This programming language may be used to instruct a computer to perform a task.
Assembly language (or just assembly; often abbreviated asm; sometimes called assembler, although that more properly refers to the program that translates the assembly source into machine code) is a term used for a language which is as close to raw machine code as a language can get. Writing in assembly typically requires strict knowledge of the underlying hardware, which lends itself well to implementing firmware due to size and speed constraints.
Assembly languages use textual "mnemonics" that correspond directly to machine instructions (opcodes). Writing in assembly often gives direct control over the overall layout of the assembled program on disk and in memory. Available instructions and codes are specific to the architecture being programmed on (although there are assemblers which provide an abstracted, non-architecture-specific language; the most notable of which is the GNU Assembler). Assembly programs are typically loaded directly into a computer's memory and run from there. A software emulator can be used for testing purposes, or in the absence of hardware.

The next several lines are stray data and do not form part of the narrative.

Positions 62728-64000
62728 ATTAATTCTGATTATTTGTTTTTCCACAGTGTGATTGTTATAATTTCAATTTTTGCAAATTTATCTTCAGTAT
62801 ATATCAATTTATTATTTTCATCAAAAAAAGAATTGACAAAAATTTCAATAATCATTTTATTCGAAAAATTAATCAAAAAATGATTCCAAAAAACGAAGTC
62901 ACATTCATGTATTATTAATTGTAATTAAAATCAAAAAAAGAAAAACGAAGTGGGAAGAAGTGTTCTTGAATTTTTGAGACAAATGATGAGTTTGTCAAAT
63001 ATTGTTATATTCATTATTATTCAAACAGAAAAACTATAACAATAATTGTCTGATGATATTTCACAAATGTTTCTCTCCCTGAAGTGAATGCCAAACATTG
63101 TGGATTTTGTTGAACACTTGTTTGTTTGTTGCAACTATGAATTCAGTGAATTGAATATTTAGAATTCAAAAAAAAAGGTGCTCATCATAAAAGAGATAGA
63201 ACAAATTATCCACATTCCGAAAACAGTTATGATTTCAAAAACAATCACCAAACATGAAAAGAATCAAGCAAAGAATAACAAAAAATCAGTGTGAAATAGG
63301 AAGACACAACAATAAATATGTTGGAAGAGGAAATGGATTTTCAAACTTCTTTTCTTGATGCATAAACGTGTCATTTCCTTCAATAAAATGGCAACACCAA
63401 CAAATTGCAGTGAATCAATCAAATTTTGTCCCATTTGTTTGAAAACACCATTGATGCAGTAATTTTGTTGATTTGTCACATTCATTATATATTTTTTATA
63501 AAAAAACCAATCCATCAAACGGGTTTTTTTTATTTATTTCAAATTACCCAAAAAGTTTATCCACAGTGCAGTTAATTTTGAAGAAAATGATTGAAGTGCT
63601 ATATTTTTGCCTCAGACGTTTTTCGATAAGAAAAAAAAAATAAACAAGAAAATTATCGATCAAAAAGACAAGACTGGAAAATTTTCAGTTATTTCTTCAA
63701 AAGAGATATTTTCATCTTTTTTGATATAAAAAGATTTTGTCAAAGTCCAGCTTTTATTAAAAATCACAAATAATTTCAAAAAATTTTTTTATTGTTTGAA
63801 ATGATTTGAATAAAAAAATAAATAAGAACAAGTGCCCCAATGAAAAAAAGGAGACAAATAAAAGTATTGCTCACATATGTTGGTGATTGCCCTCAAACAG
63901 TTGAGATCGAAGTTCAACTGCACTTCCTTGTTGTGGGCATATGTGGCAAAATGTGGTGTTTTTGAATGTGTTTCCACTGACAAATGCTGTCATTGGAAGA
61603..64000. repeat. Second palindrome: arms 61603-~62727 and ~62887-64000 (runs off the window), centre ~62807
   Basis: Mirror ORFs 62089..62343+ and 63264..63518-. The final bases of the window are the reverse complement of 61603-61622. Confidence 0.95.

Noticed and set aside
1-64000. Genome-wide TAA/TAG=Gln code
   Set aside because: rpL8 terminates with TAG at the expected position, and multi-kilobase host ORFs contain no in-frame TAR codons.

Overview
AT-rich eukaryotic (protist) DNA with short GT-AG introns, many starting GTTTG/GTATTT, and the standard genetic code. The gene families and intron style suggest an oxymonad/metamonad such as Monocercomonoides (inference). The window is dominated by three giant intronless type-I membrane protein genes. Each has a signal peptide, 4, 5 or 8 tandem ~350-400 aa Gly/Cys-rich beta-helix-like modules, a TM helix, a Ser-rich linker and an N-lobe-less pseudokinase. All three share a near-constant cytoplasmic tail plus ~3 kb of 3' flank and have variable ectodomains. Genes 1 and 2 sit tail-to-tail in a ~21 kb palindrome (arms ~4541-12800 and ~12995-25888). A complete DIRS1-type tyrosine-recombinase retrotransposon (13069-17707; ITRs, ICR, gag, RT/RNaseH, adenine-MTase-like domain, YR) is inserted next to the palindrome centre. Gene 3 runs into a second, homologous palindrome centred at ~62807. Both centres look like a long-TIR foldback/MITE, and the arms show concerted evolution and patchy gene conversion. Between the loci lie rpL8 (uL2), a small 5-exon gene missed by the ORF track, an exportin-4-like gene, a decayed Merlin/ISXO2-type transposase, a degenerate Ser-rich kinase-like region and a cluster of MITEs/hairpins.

High-level assemblers may include many useful abstractions such as:
- macros - inline functions which expand to multiple instructions
- generic instructions that match the most appropriate instruction
- optimisations such as rearranging code
- OOP paradigms such as classes and objects
This category has the following 28 subcategories, out of 28 total.
- 360 Assembly (2 C, 220 P)
- FRISC Assembly (1 P)
- HLA (3 C, 1 P)
- RISC-V Assembly (4 P)
- SPARC Assembly (3 C, 1 P)
- X86 Assembly (7 C, 94 P)
- Z80 Assembly (3 C, 126 P)